RECOGNITION OF INDIA’S THIRD GENDER COULD BOOST GLOBAL FUND-SUPPORTED PROGRAMS FOR SEXUAL MINORITIES
Karanja KinyanjuiArticle Type:
Article Number: 4
The April 2014 ruling will require public facilities to accommodate transgender people, with provisions including separate hospital wards
ABSTRACT A ruling by India's Supreme Court recognizing transgender people as a third sex could help improve the impact of Global Fund- supported programming targeting sexual minorities.
India’s Supreme Court in April ruled that transgender people were a third sex and requiring of basic amenities including separate wards in public facilities such as hospitals. This recognition could help improve effectiveness of Global Fund-supported programming and help reduce the stigma that has prevented transgender Indians from seeking health services.
India is home to an estimated 62,000 transgender people, according to a population estimate by the national Department of AIDS Control. Robertson, however, said that figure was “almost certainly a conservative estimate”.
Working in 17 of India’s 28 states, Pehchan is a project supported by the Global Fund that looks to help improve the lives of men who have sex with men and transgender people. With a five-year budget of some $22.5 million people on a grant running through 2015, Pehchan, which means identity, holds workshops, trainings and sensitization campaigns with 200 grassroots groups.
Pehchan has also developed a Crisis Response Team curriculum that it has shared with a number of other countries including Uganda, which itself is grappling with draconian laws criminalizing homosexuality.
The CRT model, in addition to holding workshops and sensitizing communities, also teaches grassroots activists how to collect demographic data to develop better profiles and estimates about the size of the MSM and transgender community, as well as how to document and report cases of violence and harassment.
“Pehchan is an unusual example of the grant working with these groups that has been developed through the national CCM process and in close collaboration with the government of India,” Robertson said.
Stigma and a lack of education are two contributing factors to the rising prevalence of HIV among the transgender population in India. National prevalence based on 2011 statistics collected under an HIV Sentinel Surveilland study was estimated at 0.3%; among the transgender population, prevalence is 8.8%, according to UNAIDS.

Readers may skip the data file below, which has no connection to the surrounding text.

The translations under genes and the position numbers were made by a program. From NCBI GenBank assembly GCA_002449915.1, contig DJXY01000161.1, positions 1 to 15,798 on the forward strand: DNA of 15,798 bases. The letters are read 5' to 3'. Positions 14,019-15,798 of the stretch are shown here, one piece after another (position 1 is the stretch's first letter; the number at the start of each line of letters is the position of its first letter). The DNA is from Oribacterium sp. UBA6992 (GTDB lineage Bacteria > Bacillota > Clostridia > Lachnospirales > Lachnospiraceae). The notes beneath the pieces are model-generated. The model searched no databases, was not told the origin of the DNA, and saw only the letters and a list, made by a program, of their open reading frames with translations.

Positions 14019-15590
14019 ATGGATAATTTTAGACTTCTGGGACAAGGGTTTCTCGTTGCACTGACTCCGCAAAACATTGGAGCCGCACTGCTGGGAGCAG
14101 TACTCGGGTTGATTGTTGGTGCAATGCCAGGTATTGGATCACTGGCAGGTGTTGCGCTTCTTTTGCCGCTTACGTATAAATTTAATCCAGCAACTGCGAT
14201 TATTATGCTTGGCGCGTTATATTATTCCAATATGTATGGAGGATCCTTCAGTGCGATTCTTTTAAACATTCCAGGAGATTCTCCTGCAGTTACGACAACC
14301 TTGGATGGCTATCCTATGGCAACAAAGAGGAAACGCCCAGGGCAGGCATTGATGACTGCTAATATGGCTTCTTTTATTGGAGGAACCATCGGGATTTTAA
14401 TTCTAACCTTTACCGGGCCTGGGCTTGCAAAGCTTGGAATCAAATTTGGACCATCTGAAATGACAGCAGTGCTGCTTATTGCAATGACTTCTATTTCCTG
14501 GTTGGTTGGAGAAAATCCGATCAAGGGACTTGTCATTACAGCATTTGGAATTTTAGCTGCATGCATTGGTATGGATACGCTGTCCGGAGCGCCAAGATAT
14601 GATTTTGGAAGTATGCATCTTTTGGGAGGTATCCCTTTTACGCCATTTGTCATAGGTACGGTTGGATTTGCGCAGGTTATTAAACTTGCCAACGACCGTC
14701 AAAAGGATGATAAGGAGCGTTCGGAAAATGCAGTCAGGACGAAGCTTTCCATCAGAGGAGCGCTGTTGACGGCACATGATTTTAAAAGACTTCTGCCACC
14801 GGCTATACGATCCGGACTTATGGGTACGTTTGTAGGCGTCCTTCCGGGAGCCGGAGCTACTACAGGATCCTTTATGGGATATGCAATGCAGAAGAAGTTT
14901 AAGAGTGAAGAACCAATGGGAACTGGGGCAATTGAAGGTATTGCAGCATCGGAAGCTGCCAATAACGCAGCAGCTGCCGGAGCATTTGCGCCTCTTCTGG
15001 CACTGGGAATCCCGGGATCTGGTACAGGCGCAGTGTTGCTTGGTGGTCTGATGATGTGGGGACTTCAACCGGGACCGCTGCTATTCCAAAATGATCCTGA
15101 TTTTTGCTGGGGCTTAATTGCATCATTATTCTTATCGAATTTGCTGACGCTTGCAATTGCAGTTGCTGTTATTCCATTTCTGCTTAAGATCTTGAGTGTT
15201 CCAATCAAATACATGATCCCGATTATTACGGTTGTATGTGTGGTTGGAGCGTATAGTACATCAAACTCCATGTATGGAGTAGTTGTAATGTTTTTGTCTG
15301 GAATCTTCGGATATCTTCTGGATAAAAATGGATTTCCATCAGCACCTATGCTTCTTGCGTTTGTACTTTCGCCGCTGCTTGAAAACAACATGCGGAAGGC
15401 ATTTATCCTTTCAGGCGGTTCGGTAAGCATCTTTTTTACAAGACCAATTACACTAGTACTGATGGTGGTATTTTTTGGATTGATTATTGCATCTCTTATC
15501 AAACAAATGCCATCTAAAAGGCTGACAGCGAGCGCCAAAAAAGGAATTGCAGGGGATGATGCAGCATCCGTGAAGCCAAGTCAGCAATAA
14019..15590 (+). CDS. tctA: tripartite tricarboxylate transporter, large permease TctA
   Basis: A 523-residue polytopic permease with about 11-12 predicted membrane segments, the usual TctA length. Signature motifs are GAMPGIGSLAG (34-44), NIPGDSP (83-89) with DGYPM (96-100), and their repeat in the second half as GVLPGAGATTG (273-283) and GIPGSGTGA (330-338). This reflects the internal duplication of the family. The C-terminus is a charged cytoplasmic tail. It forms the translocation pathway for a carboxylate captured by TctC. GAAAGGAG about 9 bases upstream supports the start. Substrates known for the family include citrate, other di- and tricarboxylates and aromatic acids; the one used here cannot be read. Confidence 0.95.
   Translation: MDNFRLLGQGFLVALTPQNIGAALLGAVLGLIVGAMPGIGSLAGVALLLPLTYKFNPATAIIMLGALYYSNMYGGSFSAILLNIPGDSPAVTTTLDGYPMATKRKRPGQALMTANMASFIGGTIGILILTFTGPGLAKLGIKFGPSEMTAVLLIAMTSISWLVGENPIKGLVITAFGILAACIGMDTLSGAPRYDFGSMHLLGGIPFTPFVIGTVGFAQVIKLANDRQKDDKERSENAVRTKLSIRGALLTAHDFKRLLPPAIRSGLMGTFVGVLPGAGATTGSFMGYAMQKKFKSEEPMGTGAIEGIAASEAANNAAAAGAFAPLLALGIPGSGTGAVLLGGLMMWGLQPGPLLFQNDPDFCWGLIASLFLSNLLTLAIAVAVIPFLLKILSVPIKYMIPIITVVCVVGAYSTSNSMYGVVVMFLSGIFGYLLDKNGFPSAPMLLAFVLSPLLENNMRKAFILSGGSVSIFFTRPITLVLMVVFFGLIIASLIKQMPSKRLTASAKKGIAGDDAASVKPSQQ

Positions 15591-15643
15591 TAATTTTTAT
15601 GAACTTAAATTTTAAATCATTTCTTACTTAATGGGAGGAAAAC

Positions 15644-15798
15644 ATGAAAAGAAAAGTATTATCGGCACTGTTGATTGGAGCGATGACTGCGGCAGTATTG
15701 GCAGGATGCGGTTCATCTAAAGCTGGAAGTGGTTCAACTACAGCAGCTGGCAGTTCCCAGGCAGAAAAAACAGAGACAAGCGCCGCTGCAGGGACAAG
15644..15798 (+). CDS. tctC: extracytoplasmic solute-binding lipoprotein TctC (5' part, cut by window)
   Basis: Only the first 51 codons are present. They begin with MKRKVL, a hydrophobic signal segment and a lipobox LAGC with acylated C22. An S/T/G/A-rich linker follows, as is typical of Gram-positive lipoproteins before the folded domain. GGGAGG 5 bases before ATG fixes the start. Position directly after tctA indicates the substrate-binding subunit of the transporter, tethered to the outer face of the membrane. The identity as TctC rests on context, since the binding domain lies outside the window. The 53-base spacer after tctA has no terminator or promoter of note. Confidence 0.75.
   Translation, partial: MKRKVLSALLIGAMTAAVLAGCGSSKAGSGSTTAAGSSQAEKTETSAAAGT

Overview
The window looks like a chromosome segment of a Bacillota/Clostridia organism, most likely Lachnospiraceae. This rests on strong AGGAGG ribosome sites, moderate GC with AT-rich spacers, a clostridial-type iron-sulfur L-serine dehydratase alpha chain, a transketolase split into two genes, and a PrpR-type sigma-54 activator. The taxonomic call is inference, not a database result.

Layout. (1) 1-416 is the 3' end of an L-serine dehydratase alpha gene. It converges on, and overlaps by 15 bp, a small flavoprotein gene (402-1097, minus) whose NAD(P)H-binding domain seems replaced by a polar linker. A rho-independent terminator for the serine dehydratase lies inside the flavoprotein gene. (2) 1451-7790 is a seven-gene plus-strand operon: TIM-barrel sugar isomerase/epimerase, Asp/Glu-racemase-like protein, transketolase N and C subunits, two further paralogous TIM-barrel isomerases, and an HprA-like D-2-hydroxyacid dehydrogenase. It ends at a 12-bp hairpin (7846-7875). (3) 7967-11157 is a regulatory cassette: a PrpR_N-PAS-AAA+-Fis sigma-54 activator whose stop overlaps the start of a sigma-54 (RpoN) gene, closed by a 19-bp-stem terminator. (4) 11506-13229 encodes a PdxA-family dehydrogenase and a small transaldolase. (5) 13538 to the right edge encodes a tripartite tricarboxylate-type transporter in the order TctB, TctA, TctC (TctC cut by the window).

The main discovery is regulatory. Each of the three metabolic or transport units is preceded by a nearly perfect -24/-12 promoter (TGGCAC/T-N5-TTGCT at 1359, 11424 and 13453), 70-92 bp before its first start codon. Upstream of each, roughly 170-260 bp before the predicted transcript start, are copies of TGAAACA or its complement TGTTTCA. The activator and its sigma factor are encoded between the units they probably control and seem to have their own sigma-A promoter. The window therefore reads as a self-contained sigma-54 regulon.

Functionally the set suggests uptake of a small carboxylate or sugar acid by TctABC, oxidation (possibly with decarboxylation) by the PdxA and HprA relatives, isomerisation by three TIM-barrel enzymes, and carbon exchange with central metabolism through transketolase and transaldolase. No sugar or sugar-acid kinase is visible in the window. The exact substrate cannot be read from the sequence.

While the Supreme Court ruling represents progress for India’s sexual minorities, some of its intended positive action may be hampered by an earlier ruling by the court. In December 2013, the Supreme Court reversed a High Court ruling from 2009 that decriminalized homosexual behavior. This law has had a chilling effect on India’s gay community and is wider-reaching than the transgender law, with deeper implications for outreach, awareness and work to reduce stigma against the population.
“From the moment of this ruling last December, we saw an increased level of harassment and violence against members of the LGBT community in India,” Robertson said. “Pehchan outreach workers have been harassed by police, and there are reports of illegal detention of community members and even sexual assault. It has become noticeably more difficult to register MSM in our program as a consequence of the judgment.”
Still, the ruling represents a watershed in the long-running effort to improve the recognition of India’s transgender population, which includes the Kothi community in southern Tamil Nadu state. Robertson pointed to a 2009 decision by the Election Commission that allowed transgender people to mark as ‘other’ their sex on ballot papers, and the national strategic plan (NSP) for HIV 2012-2017 includes an historic targeted intervention for the transgender community.
“Earlier HIV prevention efforts included transgenders as a sub-group of MSM and did not respond adequately to the distinct needs of transgenders and failed to understand the challenges and contexts that contribute to HIV risk for these populations,” Robertson said.
Although HIV prevention for MSM and transgender populations are envisioned under the NSP, activities like community mobilization and community systems strengthening need to be prioritized by the government. Part of the country dialogue for India as it prepares its concept note under the Fund’s new funding model should address these cross-cutting issues, Robertson said.
India has been allocated $562.3 million for HIV for the period 2014-2016, according to an announcement made in March.
Robertson said that India’s HIV allocation is likely to be completely devoted to supporting activities under the NSP, although the fate of Pehchan beyond its envisioned end date of September 2015 is uncertain.
“We have proposed the extension of Pehchan reflecting the priorities of the new national strategic plan, and our proposal is currently being reviewed by various government bodies,” Robertson said.